Friday, February 11, 2011
Neelie Kroes, Vice-President of the European Commission responsible for the Digital Agenda, recently called for more action to deliver access to superfast broadband in pursuit of that Agenda.
Bemoaning the decline in rate of new connections she said that "Maximising broadband access obviously takes a mix of players and a mix of technologies, and the role of fibre is central."
It is good to see both mix of players and mix of technologies given prominence. The UK's current public sector broadband procurement process seems to be working against the former, and if your tender results in a choice between hammer providers you're going to get a solution involving only nails which works against the latter.
Personally I would like to see more diversity at the heart the BDUK pilots and funded projects. It should be a specific objective to try at least 5 different approaches in both technology and delivery organisation - otherwise BDUK and the County Councils are left trying to predict the best medium to long term solution without giving the other solutions a decent run for the money.
It would also be good to see more tolerance and acceptance in the debate around broadband delivery. If fibre to the cabinet is adequate for 10 years in appropriate areas then should we not welcome the provision of extra bandwidth as part of Neelie's Digital Agenda and the economic hopes riding on it ? Why do we spend so much time decrying solutions other than our own favourite - a sales tactic I have never liked. Can we not celebrate any increase in bandwidth or coverage if it helps someone in some way, especially if it pays its own way ?
The last twenty years has seen bandwidth grow in steps by changing the technology at each end of existing copper infrastructure. From 9600 baud modems through to 56k modems, then ADSL from exchanges, ADSL2+ and now VDSL2 from cabinets. All have been relatively low cost stepwise upgrades that have seen us get 18 million broadband users in the UK. The money spent on this has not been wasted, and investing in FTTC is not a waste of money if it pays off the investor within the useful life of the assets.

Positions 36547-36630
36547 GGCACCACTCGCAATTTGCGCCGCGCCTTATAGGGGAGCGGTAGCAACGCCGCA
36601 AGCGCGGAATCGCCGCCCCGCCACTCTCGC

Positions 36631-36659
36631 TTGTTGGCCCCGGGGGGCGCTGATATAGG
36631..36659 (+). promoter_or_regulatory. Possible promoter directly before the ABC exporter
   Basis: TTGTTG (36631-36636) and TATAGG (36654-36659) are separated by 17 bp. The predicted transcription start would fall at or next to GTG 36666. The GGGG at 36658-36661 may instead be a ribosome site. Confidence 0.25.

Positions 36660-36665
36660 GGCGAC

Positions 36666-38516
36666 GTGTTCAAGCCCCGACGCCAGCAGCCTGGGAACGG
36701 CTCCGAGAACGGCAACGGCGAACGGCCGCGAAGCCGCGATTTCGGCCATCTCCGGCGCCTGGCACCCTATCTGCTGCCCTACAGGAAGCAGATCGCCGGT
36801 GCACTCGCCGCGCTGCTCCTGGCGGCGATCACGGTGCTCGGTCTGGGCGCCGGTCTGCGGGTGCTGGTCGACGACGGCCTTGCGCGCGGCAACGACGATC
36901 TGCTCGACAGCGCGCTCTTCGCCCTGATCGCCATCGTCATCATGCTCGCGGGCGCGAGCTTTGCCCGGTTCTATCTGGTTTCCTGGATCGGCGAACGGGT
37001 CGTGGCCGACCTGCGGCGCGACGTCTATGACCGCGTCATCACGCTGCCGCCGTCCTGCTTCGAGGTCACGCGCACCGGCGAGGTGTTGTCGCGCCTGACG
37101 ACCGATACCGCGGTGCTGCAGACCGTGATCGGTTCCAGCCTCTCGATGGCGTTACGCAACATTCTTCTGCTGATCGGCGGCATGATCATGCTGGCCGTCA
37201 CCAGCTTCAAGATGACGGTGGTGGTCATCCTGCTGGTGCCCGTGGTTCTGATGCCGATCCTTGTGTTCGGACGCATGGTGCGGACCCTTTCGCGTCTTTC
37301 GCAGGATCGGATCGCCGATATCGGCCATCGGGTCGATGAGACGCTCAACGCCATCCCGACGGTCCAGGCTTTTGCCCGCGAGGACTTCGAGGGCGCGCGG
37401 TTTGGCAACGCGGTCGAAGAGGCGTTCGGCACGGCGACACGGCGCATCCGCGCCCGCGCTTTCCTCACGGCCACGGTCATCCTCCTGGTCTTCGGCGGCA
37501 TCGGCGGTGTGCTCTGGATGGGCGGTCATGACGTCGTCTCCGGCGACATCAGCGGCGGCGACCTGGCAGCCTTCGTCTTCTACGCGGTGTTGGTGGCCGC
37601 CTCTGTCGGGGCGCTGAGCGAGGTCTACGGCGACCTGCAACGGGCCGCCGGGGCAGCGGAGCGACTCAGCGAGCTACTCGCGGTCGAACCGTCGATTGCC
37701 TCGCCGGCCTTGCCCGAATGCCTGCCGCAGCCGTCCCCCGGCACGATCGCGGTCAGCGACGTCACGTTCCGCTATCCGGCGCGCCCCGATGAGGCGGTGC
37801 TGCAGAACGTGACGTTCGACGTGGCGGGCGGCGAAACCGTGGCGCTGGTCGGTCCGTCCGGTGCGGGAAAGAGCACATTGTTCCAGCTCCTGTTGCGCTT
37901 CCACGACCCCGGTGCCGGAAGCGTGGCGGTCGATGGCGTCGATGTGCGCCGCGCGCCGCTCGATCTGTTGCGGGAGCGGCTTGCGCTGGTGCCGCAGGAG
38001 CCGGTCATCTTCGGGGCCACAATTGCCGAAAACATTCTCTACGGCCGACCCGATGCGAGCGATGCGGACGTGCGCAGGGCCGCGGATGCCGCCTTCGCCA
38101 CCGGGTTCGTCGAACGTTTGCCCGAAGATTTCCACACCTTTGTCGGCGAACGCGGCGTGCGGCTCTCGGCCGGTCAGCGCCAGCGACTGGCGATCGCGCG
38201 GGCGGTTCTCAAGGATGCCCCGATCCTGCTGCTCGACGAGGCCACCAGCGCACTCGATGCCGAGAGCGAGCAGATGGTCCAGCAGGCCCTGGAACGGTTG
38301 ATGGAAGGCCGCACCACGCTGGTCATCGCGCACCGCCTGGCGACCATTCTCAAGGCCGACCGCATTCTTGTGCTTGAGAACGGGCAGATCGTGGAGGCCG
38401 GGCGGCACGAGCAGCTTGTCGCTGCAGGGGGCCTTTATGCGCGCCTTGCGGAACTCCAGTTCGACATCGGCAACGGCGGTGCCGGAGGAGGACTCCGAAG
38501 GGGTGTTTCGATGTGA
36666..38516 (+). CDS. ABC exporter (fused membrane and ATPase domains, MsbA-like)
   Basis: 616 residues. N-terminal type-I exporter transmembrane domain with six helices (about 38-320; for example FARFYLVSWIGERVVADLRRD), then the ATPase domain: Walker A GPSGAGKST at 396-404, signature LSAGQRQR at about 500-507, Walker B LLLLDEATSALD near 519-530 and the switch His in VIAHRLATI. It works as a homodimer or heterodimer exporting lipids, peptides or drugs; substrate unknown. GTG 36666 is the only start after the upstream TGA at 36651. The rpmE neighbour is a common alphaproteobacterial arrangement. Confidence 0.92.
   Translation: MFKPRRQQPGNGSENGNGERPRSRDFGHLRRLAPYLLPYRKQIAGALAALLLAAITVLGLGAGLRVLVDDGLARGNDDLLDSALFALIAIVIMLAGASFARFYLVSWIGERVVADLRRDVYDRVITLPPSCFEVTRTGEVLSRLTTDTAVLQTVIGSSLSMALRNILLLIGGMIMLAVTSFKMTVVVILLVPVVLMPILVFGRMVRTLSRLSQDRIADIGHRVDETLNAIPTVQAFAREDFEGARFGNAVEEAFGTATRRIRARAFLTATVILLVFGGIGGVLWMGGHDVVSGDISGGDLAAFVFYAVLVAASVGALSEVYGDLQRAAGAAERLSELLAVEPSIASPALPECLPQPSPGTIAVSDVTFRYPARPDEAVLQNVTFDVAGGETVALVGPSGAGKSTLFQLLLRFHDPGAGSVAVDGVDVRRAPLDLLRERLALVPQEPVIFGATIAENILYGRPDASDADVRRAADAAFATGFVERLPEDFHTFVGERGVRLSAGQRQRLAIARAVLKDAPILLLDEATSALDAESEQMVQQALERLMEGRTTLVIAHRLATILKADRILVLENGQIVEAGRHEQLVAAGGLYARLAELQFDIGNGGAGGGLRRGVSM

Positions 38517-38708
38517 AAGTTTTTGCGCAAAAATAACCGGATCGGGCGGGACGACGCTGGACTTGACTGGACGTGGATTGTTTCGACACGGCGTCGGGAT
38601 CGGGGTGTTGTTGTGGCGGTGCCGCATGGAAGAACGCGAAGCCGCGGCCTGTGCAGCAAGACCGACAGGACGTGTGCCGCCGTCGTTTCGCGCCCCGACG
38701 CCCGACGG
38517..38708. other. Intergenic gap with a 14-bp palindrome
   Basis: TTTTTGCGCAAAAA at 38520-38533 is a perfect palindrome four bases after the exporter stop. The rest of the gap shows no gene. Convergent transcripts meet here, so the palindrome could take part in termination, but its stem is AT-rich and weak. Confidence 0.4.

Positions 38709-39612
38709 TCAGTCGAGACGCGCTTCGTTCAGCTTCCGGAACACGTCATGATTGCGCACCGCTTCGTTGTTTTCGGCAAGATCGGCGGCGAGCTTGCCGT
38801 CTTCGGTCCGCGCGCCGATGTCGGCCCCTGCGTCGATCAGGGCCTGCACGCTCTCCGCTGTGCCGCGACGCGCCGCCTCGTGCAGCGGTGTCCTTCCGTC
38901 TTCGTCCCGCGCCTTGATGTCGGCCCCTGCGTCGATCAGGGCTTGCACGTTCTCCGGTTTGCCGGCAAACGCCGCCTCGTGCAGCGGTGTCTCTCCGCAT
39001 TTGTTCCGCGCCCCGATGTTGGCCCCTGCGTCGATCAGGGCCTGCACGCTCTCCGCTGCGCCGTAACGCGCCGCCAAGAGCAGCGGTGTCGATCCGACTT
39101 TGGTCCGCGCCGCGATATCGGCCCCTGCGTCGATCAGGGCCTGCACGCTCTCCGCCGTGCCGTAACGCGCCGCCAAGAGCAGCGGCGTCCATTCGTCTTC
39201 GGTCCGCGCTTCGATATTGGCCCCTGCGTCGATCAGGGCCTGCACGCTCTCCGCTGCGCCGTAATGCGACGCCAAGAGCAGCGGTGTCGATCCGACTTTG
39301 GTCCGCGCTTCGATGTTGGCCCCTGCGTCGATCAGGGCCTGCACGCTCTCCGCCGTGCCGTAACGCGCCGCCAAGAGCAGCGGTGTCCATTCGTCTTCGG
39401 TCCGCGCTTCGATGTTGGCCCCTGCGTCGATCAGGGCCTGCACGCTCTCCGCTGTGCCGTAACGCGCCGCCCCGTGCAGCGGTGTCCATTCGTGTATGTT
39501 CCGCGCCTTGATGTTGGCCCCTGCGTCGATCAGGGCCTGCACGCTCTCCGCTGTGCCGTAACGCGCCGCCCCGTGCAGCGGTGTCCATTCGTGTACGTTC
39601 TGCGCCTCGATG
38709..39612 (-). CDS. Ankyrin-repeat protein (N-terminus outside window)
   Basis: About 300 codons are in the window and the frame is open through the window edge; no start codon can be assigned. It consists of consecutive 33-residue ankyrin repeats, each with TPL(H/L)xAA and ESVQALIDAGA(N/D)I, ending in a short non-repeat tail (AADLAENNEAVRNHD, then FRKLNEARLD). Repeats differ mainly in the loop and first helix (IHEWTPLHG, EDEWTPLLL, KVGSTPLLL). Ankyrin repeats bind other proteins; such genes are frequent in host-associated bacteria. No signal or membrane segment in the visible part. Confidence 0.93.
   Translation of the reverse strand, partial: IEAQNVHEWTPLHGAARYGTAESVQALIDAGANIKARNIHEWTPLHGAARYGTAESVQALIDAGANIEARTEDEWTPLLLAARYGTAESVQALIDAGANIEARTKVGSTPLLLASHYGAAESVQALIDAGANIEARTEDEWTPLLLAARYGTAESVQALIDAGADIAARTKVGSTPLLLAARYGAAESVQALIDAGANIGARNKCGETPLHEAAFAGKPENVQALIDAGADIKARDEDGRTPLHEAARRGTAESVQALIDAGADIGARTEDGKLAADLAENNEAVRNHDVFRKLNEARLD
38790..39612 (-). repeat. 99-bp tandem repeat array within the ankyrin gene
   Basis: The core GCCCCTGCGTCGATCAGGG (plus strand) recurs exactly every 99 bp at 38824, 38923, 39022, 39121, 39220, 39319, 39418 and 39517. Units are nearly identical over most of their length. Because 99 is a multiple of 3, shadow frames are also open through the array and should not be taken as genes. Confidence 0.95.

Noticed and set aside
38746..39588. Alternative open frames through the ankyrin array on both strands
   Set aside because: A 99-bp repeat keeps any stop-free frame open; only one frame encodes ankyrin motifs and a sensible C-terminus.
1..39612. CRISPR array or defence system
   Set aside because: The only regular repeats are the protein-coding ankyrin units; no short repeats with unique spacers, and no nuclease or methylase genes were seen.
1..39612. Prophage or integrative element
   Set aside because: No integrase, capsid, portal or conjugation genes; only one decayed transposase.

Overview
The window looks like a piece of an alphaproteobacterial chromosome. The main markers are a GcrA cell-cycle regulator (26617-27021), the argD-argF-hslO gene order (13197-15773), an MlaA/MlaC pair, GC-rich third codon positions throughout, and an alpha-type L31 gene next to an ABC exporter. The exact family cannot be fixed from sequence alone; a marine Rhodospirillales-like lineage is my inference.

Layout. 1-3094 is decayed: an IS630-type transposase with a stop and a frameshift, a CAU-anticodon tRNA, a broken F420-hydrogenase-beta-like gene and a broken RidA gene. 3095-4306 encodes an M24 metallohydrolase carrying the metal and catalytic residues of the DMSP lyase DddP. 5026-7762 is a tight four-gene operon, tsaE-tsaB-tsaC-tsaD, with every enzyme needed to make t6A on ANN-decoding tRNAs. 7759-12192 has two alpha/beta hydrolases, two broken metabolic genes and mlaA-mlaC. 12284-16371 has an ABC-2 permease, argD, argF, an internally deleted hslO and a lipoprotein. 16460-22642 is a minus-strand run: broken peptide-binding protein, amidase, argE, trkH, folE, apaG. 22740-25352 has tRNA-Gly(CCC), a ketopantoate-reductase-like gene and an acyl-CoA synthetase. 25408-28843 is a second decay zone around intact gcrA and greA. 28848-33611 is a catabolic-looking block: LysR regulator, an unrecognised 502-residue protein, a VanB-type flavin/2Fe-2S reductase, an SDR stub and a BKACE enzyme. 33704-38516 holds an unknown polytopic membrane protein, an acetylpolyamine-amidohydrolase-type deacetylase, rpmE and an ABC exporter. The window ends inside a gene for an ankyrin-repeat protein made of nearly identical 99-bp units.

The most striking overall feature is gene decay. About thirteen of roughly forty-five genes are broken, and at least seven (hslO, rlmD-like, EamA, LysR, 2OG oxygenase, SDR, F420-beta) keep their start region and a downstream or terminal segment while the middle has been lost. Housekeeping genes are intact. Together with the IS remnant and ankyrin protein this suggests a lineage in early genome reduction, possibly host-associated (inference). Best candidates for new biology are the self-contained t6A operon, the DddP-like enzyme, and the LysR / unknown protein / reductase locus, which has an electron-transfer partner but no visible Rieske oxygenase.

If universal FTTH will cost £5, 10 or £30 billion then the interest we save by deferring that investment by a year is a very substantial amount of money. So it makes sense to me to upgrade the infrastructure as and when it ceases to deliver adequate services to a location, and not get in a huge rush to spend money we don't have to meet a demand that maybe isn't actually here yet.
For some locations the time for an upgrade was 8 years ago. 10km of twisted pair copper isn't going to deliver an ADSL broadband service of any speed so there is a case to re-engineer such locations with either fibre optic connections, wireless or other solution that provides the needs of the user economically. These locations may be predominantly "rural"but some will be in built up areas and "electrically remote from the exchange" is probably the guiding principle.
If we draw an 800m radius around a BT cabinet the area covered is 2 sq.km which with 80,000 cabinets gives us a coverage of 160,000 sq.km. That's 66% of the UK land area, but only if we're lucky to have no overlaps and an even distribution of cabinets across the land - which clearly isn't the case. We are still left with at least a "final third" that is out of range of the "cabinet circles", plus a good number of customers that aren't connected to a cabinet at all. Even adding in VDSL2 from the exchange only adds another 5500 circles so less than 7% extra.
Where I'm heading with this is that there are places which have had no broadband for 8 years, like Ashby-de-la-Launde, and we do not appear to be addressing them as a specific target. Rolling them up into a county wide scheme may still see them left out as "the uneconomic part" as councillors seek to deliver maximum connections per public expenditure. Should we not identify them and have a specific plan to solve their problem ?
Do we need a BT Openreach product that is a single run fibre optic upgrade from exchange to premise that could be ordered in the same way as a new telephone line, perhaps. This would start the incremental upgrade to our telecoms infrastructure in the areas that are currently the least well served.
If we don't have a plan for BT to upgrade its infrastructure, or for Virgin Media to expand its, then we need a plan for an alternative infrastructure in areas where the existing services are inadequate. This probably means a plan to specifically not spend public money within 2 or 3km of a BT telephone exchange, other than in exceptional cases with demonstrable infrastructure problems.